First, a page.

Summary. In this review we discuss alarming epidemiological and experimental data on possible carcinogenic effects of long term exposure to low intensity microwave (MW) radiation. Recently, a number of reports revealed that under certain conditions the irradiation by low intensity MW can substantially induce cancer progression in humans and in animal models. The carcinogenic effect of MW irradiation is typically manifested after long term (up to 10 years and more) exposure. Nevertheless, even a year of operation of a powerful base transmitting station for mobile communication reportedly resulted in a dramatic increase of cancer incidence among population living nearby. In addition, model studies in rodents unveiled a significant increase in carcinogenesis after 17-24 months of MW exposure both in tumor-prone and intact animals. To that, such metabolic changes, as overproduction of reactive oxygen species, 8‑hydroxi-2-deoxyguanosine formation, or ornithine decarboxylase activation under exposure to low intensity MW confirm a stress impact of this factor on living cells. We also address the issue of standards for assessment of biological effects of irradiation. It is now becoming increasingly evident that assessment of biological effects of non-ionizing radiation based on physical (thermal) approach used in recommendations of current regulatory bodies, including the International Commission on Non-Ionizing Radiation Protection (ICNIRP) Guidelines, requires urgent reevaluation. We conclude that recent data strongly point to the need for re-elaboration of the current safety limits for non-ionizing radiation using recently obtained knowledge. We also emphasize that the everyday exposure of both occupational and general public to MW radiation should be regulated based on a precautionary principles which imply maximum restriction of excessive exposure.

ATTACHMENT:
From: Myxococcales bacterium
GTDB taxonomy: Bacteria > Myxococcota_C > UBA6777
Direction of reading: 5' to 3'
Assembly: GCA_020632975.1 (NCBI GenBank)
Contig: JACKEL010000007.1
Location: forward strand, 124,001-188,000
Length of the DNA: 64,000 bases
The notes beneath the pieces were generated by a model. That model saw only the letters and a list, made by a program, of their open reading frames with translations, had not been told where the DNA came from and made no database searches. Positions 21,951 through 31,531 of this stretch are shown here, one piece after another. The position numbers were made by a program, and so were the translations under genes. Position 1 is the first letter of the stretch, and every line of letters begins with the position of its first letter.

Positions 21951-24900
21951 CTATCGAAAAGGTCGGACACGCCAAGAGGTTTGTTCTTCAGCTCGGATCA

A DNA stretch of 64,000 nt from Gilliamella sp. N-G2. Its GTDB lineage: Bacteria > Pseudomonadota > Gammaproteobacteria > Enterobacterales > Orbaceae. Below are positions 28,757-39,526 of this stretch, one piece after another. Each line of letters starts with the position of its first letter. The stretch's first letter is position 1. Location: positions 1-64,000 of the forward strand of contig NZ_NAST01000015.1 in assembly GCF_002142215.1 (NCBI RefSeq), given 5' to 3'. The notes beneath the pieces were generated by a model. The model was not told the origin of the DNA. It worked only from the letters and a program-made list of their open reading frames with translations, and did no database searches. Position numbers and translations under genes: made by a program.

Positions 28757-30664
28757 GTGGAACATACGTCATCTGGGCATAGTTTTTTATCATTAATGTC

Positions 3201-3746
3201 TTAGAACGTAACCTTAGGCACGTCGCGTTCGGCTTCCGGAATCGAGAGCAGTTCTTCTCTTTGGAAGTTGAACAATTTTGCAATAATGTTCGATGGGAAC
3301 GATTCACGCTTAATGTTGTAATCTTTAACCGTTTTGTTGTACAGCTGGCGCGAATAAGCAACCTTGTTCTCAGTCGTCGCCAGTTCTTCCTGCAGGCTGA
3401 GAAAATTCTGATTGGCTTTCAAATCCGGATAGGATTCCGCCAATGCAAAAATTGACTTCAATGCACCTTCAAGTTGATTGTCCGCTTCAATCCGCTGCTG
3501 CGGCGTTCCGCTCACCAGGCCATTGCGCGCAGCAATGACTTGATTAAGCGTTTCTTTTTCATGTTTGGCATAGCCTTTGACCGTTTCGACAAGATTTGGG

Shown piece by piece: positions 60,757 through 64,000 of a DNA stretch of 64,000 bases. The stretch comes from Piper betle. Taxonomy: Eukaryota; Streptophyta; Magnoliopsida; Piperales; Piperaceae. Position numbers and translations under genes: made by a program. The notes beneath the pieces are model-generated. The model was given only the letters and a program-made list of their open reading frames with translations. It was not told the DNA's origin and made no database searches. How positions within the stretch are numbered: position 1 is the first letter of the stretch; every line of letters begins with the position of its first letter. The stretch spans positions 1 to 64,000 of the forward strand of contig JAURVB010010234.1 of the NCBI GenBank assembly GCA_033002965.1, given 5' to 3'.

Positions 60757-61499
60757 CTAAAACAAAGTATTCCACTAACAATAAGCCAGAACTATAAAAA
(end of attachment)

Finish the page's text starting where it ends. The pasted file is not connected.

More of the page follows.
Electromagnetic radiation (EMR) became one of the most significant and fastest growing environmental factors due to intensive development of communication technologies during the last decades. Currently, according to expert estimations, the level of electromagnetic radiation from artificial sources exceeds the level of natural electromagnetic fields by thousand folds. The active development of mobile communication technologies over the world will only raise this level further. In this connection the problem of possible adverse effects of anthropogenic EMR on human health and particularly strictest assessment of possible carcinogenic effects of EMR is extremely important.